Youth Projects is seeking expressions of interest from General Practitioners to join its Living Room Primary Health Care Service which delivers holistic health care to Melbourne’s most disadvantaged. Established as a program of Youth Projects in 2003, the Living Room Primary Health Service includes a bulk billing medical practice and a range of innovative allied health services within a social model of health.
This is a rare opportunity to work in a high profile service where you can be involved in the provision of innovative health services to individuals with complex healthcare needs. The role works in a dynamic inner city location and helps change the lives of those in most need.
We are offering:
– Generous salary packaging
– Experienced clinic reception and practice administrative support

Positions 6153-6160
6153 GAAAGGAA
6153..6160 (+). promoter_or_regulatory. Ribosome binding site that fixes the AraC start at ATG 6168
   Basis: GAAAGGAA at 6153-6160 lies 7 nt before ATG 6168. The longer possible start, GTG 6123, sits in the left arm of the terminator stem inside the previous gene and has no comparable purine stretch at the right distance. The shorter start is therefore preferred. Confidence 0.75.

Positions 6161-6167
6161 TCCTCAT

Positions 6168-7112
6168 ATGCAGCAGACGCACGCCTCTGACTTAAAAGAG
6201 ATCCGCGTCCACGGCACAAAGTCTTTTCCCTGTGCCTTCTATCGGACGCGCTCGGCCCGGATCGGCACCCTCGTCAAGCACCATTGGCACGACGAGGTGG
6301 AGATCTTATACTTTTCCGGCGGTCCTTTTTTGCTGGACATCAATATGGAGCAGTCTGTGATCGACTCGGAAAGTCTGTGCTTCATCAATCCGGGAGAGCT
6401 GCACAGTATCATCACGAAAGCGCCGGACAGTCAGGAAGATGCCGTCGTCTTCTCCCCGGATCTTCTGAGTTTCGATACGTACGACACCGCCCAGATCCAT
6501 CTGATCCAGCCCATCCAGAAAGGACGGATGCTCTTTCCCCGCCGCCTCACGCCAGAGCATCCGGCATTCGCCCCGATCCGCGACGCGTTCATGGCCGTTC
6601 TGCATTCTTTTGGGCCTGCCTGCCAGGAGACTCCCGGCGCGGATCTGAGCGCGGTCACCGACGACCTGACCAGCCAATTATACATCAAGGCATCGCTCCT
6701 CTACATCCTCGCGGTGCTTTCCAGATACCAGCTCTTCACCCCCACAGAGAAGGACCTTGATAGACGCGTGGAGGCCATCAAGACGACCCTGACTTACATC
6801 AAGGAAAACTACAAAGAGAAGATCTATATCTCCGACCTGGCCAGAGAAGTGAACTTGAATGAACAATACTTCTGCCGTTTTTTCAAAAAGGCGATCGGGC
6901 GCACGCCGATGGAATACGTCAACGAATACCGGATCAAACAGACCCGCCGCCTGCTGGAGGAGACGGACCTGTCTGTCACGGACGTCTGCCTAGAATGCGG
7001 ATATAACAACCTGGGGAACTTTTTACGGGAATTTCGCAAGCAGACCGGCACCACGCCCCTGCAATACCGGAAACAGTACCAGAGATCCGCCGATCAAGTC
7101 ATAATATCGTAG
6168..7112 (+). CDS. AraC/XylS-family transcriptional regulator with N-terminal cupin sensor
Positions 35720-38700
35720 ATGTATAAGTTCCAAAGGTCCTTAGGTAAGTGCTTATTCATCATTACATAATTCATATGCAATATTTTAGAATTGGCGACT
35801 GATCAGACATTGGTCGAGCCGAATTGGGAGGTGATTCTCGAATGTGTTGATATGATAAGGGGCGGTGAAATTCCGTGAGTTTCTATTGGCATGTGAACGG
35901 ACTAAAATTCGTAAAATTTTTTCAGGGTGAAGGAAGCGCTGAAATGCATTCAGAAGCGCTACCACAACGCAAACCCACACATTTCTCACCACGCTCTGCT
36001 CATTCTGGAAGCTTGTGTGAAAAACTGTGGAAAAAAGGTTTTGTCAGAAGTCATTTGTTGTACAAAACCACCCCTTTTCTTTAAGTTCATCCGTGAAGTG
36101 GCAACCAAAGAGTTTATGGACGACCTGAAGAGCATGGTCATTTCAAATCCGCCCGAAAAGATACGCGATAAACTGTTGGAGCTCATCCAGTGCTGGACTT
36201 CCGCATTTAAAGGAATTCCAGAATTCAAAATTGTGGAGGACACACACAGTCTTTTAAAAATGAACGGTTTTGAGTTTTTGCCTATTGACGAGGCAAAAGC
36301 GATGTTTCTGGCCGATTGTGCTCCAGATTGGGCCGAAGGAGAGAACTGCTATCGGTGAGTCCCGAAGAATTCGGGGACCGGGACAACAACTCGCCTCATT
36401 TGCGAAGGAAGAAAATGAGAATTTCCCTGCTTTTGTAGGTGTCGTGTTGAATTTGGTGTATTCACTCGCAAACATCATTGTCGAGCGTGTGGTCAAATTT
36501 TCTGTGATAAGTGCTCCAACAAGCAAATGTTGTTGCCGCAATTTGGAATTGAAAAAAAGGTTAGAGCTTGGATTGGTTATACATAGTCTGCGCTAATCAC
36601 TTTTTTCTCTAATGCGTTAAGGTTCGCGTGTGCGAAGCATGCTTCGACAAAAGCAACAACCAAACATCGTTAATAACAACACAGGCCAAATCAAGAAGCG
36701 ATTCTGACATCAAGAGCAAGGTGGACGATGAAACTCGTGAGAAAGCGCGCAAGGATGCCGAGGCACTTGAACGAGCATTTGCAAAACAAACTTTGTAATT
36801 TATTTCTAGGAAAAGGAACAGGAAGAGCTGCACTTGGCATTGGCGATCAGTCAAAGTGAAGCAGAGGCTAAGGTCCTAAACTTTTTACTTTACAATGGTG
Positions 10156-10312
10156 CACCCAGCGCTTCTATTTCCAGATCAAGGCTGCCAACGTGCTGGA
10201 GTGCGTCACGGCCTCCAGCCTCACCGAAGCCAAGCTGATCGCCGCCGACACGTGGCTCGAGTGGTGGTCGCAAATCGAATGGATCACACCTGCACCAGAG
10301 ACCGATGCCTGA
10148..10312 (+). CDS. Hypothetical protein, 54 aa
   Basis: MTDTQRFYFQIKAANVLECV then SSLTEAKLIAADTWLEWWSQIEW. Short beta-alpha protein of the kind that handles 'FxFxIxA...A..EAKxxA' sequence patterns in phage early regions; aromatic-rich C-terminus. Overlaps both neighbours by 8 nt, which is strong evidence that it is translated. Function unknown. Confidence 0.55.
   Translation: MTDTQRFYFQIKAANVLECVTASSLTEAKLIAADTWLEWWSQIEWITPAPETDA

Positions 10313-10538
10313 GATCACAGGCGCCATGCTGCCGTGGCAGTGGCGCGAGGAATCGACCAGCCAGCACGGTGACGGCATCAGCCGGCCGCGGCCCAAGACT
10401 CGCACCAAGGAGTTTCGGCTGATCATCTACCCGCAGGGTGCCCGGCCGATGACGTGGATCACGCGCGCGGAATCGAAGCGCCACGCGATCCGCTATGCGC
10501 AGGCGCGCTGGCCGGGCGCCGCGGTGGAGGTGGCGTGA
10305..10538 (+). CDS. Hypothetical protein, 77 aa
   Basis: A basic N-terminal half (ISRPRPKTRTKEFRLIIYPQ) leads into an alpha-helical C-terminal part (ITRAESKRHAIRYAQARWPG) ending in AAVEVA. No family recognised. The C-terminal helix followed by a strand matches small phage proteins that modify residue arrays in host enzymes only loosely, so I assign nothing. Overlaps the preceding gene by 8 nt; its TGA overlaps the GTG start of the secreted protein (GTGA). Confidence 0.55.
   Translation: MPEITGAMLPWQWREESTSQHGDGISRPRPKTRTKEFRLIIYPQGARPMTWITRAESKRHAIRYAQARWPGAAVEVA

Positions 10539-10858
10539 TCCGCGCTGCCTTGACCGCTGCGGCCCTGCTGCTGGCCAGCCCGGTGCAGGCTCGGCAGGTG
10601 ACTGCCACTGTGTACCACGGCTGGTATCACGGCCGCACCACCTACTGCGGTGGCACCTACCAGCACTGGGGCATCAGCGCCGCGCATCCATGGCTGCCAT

– Professional Development opportunities including becoming a registered Pharmacotherapy prescriber and hepatitis S100 prescriber
– Access to highly qualified and motivated multidisciplinary team based in the Clinic including:
– Practice nurse both in-house and RDNS outreach capacity
– Mental Health Nurse
– Dual Diagnosis Counsellor
– Mental Health Occupational Therapist
– Community development team for care coordination
– Allied Health including Hepatitis Nurse, podiatry, dietetics, optometry and social support services
Youth Projects provides not-for-profit salary packaging, ongoing professional development opportunities, and regular clinical supervision. We also offer an Employee Assistance Program and being part of a supportive and inclusive community-based team.
Applications close Monday 4 December 2017.
For further information please contact Donna Williamson, Clinical Services Coordinator, Youth Projects, on 9304 9100.
- Youth Projects is an equal opportunity employer.
- Youth Projects has a zero tolerance for child abuse and is committed to the provision of a child-safe organisation.
Youth Projects actively encourages and welcomes applications from candidates with a disability, culturally and linguistically backgrounds and indigenous candidates